On August 18, 2022, Newcourse Communications, Inc. a data breach at several prosecutor’s offices after the company’s computer systems were hacked. According to the Newcourse, the breach resulted in the names and social security numbers of certain individuals being compromised. After the breach was confirmed and all parties involved were identified, Newcourse Communications began sending letters about data breaches to all parties involved.
If you have been notified of a data breach, it is essential that you understand what is at risk and what you can do about it. For more information on how to protect yourself from becoming a victim of fraud or identity theft and what your legal options are after the Newcourse Communications data breach, see our recent piece on the subject here.
What we know about the data breach in Newcourse Communications
The information about the data breach from Newcourse Communications, Inc. comes from the company’s official filing with the attorney general in Maine, Vermont, and Massachusetts, among others. According to these sources, Newcourse Communications recently learned that the company was the target of a cyber attack. This allowed the unauthorized party orchestrating the attack to gain access to the company’s computer network.
In response, Newcourse took the necessary steps to secure its network and then began working with outside data security specialists to determine the nature and extent of the breach. This investigation confirmed that an unauthorized party had access to the Newcourse system between April 27, 2022 and May 3, 2022.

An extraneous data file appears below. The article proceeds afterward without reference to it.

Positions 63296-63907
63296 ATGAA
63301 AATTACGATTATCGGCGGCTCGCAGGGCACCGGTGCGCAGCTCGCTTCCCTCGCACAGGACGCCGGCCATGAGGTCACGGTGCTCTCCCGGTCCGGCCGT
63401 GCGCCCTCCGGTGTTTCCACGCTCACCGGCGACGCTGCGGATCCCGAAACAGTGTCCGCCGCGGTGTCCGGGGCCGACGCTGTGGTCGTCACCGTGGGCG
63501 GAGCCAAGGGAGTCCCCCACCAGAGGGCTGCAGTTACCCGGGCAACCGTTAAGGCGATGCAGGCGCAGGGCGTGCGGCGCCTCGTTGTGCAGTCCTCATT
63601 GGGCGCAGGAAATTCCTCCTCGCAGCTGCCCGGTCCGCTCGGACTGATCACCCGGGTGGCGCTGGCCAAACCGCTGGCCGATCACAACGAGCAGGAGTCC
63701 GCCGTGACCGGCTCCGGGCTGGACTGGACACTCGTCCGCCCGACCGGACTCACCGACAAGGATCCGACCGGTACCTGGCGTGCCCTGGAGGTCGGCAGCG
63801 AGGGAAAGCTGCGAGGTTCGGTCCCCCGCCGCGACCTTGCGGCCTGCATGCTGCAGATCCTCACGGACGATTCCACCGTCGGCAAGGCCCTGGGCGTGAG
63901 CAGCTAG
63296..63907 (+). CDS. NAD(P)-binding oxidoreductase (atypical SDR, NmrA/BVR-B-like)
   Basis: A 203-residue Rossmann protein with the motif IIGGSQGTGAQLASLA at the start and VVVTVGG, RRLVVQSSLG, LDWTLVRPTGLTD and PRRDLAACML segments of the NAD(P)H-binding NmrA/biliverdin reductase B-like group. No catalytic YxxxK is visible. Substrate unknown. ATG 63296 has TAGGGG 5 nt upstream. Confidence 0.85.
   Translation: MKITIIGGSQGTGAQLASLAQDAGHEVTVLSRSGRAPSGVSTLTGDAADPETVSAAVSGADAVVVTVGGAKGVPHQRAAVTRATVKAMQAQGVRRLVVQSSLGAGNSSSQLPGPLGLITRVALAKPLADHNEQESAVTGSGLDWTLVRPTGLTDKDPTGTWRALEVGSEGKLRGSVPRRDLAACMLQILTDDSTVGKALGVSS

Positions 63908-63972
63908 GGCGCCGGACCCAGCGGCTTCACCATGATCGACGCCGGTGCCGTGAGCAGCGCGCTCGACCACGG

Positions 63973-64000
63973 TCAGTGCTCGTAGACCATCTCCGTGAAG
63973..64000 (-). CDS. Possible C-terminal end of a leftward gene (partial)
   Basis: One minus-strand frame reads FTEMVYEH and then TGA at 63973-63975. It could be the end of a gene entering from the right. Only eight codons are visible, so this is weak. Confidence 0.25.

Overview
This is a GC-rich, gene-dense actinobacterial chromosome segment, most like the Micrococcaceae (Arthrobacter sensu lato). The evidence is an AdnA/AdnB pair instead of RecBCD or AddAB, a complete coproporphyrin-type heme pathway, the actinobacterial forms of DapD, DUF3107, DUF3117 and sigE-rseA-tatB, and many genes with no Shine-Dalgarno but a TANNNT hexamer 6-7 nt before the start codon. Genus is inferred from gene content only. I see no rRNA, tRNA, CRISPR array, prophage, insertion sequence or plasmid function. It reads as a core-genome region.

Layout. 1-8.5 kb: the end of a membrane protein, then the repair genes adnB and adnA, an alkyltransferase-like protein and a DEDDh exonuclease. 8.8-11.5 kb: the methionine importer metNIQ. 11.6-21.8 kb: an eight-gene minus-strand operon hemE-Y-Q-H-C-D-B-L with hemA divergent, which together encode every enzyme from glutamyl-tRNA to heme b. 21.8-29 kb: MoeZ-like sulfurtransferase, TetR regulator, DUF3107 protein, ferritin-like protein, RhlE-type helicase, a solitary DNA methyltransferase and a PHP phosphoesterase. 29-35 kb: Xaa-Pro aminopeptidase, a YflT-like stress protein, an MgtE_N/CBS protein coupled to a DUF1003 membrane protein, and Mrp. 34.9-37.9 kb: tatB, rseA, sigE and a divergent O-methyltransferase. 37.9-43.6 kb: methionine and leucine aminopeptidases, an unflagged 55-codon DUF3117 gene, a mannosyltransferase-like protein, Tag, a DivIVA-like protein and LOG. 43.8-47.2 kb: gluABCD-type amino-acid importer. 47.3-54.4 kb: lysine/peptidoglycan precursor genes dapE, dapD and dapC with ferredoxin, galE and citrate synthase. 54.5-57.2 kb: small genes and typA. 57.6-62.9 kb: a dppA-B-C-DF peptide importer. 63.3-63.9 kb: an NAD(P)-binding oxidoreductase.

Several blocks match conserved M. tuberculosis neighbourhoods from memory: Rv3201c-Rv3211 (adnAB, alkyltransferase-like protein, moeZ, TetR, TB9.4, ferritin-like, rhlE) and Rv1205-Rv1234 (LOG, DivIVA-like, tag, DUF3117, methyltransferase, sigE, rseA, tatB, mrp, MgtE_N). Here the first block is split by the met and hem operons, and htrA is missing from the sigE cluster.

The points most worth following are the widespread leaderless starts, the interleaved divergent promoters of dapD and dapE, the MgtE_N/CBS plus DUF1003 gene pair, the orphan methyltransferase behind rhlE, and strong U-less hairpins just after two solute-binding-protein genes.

When Newcourse Communications discovered that sensitive consumer data could be accessed by an unauthorized party, Newcourse Communications began reviewing all affected files to determine which information was compromised and which consumers were affected by the incident. Newcourse completed the review of the compromised data on August 5, 2022. While the information breached varies by individual, it may include your name and Social Security number.
On August 18, 2022, Newcourse Communications sent data breach letters to all individuals whose information has been compromised as a result of the recent data security incident. The company estimates that the recent breach affected the personal information of 47,979 people.
Learn more about Newcourse Communications, Inc.
Founded in 2005, Newcourse Communications, Inc. is a full-service data processing, printing, and mail provider based in Nashville, Tennessee. The company specializes in customization for the mortgage, auto, credit union and banking sectors by providing custom programming, creative services and manufacturing solutions for customers operating on a variety of service software systems including BKFS, FICS, Megasys and internal platforms. Newcourse Communications employs more than 32 people and generates annual sales of approximately $6 million.
What should you do if you receive a data breach notification from Newcourse Communications?